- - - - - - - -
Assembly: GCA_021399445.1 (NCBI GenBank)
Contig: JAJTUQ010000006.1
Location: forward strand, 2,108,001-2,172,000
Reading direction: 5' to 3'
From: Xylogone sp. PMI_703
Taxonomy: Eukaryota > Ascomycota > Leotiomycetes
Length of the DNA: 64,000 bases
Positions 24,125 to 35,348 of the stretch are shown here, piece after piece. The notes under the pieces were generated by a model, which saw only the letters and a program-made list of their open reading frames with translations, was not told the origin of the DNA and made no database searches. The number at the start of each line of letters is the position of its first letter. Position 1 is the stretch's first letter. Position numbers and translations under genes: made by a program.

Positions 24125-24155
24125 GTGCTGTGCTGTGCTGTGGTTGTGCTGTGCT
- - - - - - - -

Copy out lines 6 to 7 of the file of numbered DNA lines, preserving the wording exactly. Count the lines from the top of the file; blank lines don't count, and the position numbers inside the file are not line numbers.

Taxonomy: Eukaryota > Ascomycota > Leotiomycetes
Length of the DNA: 64,000 bases